For this is the covenant that I will make with the house of Israel after those days, saith the Lord; I will put my laws into their mind, and write them in their hearts: and I will be to them a God, and they shall be to me a people. (Heb. 8:10)

Speaking of covenants: "Brethren, I speak after the manner of men; Though it be but a man's covenant, yet if it be confirmed, no man disannulleth, or addeth thereto" (Gal. 3:15). When was the New Covenant ratified?

And for this cause he is the mediator of the new testament, that by means of death, for the redemption of the transgressions that were under the first testament, they which are called might receive the promise of eternal inheritance. For where a testament is, there must also of necessity be the death of the testator. For a testament is of force after men are dead: otherwise it is of no strength at all while the testator liveth. (Heb. 9:15-17) [p. 139]

Since the Greek word for "testament" (a will) is the same as the word for "covenant," it is quite apparent from this passage that the New Covenant could not be altered after Christ died. Therefore, the New Testament, the New Covenant, was ratified on Friday, the day of Christ's death.

That evening, what did Christ's followers do? "And they returned, and prepared spices and ointments; and rested the sabbath day according to the commandment" (Luke 23:56).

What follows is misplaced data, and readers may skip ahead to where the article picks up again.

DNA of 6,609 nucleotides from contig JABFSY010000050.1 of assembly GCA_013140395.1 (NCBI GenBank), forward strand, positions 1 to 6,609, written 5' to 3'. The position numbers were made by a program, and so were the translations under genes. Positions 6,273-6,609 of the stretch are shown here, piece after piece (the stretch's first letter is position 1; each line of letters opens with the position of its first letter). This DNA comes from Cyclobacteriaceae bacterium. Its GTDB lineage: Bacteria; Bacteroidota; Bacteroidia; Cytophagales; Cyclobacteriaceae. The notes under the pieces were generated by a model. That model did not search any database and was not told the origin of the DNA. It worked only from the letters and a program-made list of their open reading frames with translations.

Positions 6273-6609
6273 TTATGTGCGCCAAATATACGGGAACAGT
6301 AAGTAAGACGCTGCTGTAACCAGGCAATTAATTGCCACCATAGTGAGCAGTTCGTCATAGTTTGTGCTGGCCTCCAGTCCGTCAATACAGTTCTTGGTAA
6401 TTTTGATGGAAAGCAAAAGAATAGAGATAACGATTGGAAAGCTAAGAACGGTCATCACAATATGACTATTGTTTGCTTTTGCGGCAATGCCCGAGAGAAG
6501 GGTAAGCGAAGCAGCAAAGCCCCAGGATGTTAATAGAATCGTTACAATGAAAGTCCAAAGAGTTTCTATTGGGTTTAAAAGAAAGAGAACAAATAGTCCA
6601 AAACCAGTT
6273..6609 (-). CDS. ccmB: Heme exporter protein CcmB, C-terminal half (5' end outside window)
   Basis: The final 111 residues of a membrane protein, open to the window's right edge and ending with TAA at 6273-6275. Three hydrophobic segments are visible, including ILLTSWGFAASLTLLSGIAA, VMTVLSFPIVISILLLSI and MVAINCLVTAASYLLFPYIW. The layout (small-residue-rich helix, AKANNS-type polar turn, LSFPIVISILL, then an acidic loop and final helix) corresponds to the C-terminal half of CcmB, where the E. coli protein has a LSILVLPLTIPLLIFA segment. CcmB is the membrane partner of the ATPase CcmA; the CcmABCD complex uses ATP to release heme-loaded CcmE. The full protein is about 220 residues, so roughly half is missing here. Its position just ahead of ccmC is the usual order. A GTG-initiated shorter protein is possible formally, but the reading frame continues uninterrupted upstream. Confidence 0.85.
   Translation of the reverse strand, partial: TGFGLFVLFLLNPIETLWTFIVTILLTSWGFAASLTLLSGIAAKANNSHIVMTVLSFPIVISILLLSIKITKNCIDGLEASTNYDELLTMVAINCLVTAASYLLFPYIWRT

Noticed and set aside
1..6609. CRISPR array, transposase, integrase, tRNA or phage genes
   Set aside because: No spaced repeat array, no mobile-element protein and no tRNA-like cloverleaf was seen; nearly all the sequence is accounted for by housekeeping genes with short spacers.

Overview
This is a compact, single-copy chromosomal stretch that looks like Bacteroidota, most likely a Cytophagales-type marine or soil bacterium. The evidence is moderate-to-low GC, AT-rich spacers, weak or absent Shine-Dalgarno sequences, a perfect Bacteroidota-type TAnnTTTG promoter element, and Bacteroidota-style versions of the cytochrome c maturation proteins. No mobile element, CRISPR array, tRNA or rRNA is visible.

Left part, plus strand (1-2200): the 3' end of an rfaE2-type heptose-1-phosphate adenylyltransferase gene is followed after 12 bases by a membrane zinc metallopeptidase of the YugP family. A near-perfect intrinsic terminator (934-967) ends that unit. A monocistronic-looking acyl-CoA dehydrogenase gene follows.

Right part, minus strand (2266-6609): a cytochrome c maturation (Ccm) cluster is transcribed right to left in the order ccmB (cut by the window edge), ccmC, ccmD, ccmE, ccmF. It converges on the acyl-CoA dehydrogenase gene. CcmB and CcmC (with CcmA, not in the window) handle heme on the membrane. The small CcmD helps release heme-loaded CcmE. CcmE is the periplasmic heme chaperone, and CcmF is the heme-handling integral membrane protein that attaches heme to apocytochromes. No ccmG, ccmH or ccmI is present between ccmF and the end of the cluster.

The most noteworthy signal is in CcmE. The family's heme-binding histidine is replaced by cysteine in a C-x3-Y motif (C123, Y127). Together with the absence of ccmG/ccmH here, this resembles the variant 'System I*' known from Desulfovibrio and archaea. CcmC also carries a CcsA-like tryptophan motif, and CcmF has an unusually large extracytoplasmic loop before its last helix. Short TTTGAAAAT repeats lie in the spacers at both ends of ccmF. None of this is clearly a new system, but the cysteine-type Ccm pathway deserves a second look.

Christ's will states that the law is to be written in the hearts and minds of believers. If the Sabbath were to be deleted from that law, it would have to be deleted before Christ died. Since it was not, the fourth commandment must still be in force. Resurrection Sunday came three days too late.

Would the contributors to this video please consider that they are at risk of being charged with the crime of deleting from and altering a Man's will after His death? Such activities are highly illegal. Contact the heavenly court for full details.

#213: Adventists have added obedience to the Ten Commandments as requirements for salvation. If by "salvation" the narrator means justification or conversion, then it need only be pointed out that Adventists believe that obedience is impossible before salvation occurs. If the narrator means "glorification," then it is a simple fact that Adventists haven't added anything.

The gospel of Luke says:

And a certain ruler asked him, saying, Good Master, what shall I do to inherit eternal life? And Jesus said unto him, Why callest thou me good? none is good, save one, that is, God. Thou knowest the commandments, Do not commit adultery, Do not kill, Do not steal, Do not bear false witness, Honour thy father and thy mother. (Luke 18:18-20)

Jesus wasn't saying that we can work our way to heaven, but He was pointing out that sin must be put away.

For verily I say unto you, Till heaven and earth pass, one jot or one tittle shall in no wise pass from the law, till all be fulfilled. Whosoever therefore shall break one of these least commandments, and shall teach men so, he shall be called the least in the kingdom of heaven: but whosoever shall do and teach them, the same shall be called great in the kingdom of heaven. (Mat. 5:18, 19)

It is only through salvation by grace through faith in Christ alone that our lives can be brought back into harmony with God's holy law. But the point of these verses is that our lives must be brought back.

Paul cannot be clearer: